Inderscience Publishers

High technology clustering in the polycentric metropolis: a view from the Los Angeles metropolitan region

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This article examines the most significant assumptions on clustering and its impacts for high tech innovation and performance, with evidence from the Los Angeles metropolitan region. Geographical clusters in three advanced electronics industry groups (advanced computers, telecommunications and electromedical equipment manufacturing) are identified and related to the larger metropolitan context. Assumptions on the importance of clustering for R&D, inter-firm cooperation, productivity, small firm incubation, production costs, local embeddedness and industrial district effects are considered. Data from establishment surveys of clustered and non-clustered plants are then examined, to determine whether the assumptions diffused through much of the literature on high tech development correspond with the evidence found for the Los Angeles metropolitan region. The evidence provided in this article points to the need to consider the larger metropolitan context in order to understand the relationship between high tech clustering and the internal performance of manufacturing establishments.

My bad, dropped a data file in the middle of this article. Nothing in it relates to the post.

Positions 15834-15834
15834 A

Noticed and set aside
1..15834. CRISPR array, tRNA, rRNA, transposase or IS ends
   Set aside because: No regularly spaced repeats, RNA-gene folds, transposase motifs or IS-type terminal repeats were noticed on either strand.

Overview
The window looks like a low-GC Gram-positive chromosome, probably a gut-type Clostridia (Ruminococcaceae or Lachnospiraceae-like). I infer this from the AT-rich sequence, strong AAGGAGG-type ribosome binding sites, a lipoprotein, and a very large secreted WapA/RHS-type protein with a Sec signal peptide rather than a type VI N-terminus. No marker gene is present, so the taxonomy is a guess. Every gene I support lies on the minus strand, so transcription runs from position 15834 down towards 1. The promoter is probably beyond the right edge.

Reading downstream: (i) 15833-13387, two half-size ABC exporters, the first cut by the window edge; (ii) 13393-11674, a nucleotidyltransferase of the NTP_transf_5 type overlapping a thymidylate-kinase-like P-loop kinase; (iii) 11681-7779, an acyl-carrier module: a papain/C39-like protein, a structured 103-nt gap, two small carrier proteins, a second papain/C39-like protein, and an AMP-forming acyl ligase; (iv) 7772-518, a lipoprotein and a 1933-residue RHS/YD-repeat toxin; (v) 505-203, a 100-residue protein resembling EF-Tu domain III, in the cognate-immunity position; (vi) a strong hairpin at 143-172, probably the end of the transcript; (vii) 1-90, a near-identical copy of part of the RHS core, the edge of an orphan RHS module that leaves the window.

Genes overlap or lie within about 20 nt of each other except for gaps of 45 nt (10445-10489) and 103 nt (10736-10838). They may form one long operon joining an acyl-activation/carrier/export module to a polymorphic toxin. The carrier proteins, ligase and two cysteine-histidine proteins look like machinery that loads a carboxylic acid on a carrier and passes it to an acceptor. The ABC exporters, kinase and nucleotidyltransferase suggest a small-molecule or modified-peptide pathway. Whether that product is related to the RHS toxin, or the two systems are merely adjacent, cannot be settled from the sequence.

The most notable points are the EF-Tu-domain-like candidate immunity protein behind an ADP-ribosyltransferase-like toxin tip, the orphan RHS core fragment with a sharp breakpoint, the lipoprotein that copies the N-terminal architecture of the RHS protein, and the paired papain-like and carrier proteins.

Keywords: clustering, high technology, innovation, electronics industry, polycentric metropolis, Los Angeles region, industrial location

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